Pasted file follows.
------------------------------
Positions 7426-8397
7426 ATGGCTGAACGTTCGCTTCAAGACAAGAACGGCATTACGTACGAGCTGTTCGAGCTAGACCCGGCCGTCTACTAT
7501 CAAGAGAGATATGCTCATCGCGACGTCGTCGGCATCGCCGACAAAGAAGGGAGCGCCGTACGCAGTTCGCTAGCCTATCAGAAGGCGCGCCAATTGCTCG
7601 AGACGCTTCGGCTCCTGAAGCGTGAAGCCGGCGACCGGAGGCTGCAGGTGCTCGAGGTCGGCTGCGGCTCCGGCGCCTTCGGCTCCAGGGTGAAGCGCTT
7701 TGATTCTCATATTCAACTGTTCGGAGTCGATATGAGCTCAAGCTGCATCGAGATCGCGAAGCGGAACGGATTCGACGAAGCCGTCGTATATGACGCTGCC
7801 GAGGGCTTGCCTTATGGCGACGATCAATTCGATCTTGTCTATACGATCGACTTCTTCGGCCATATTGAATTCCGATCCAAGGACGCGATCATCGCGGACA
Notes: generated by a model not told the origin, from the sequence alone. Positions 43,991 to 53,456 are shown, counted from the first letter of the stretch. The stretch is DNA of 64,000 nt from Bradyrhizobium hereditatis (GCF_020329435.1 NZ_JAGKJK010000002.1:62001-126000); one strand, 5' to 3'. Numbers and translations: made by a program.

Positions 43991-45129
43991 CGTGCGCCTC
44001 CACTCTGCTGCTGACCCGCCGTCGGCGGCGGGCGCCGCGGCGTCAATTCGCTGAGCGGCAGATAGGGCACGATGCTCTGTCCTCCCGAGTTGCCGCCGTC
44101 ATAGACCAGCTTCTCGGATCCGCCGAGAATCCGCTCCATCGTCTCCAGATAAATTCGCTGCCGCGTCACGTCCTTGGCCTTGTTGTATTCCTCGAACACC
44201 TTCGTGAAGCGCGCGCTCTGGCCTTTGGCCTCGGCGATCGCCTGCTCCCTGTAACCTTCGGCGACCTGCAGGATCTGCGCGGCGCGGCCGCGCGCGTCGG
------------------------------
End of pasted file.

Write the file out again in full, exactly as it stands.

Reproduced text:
Positions 7426-8397
7426 ATGGCTGAACGTTCGCTTCAAGACAAGAACGGCATTACGTACGAGCTGTTCGAGCTAGACCCGGCCGTCTACTAT
7501 CAAGAGAGATATGCTCATCGCGACGTCGTCGGCATCGCCGACAAAGAAGGGAGCGCCGTACGCAGTTCGCTAGCCTATCAGAAGGCGCGCCAATTGCTCG
7601 AGACGCTTCGGCTCCTGAAGCGTGAAGCCGGCGACCGGAGGCTGCAGGTGCTCGAGGTCGGCTGCGGCTCCGGCGCCTTCGGCTCCAGGGTGAAGCGCTT
7701 TGATTCTCATATTCAACTGTTCGGAGTCGATATGAGCTCAAGCTGCATCGAGATCGCGAAGCGGAACGGATTCGACGAAGCCGTCGTATATGACGCTGCC
7801 GAGGGCTTGCCTTATGGCGACGATCAATTCGATCTTGTCTATACGATCGACTTCTTCGGCCATATTGAATTCCGATCCAAGGACGCGATCATCGCGGACA
Notes: generated by a model not told the origin, from the sequence alone. Positions 43,991 to 53,456 are shown, counted from the first letter of the stretch. The stretch is DNA of 64,000 nt from Bradyrhizobium hereditatis (GCF_020329435.1 NZ_JAGKJK010000002.1:62001-126000); one strand, 5' to 3'. Numbers and translations: made by a program.

Positions 43991-45129
43991 CGTGCGCCTC
44001 CACTCTGCTGCTGACCCGCCGTCGGCGGCGGGCGCCGCGGCGTCAATTCGCTGAGCGGCAGATAGGGCACGATGCTCTGTCCTCCCGAGTTGCCGCCGTC
44101 ATAGACCAGCTTCTCGGATCCGCCGAGAATCCGCTCCATCGTCTCCAGATAAATTCGCTGCCGCGTCACGTCCTTGGCCTTGTTGTATTCCTCGAACACC
44201 TTCGTGAAGCGCGCGCTCTGGCCTTTGGCCTCGGCGATCGCCTGCTCCCTGTAACCTTCGGCGACCTGCAGGATCTGCGCGGCGCGGCCGCGCGCGTCGG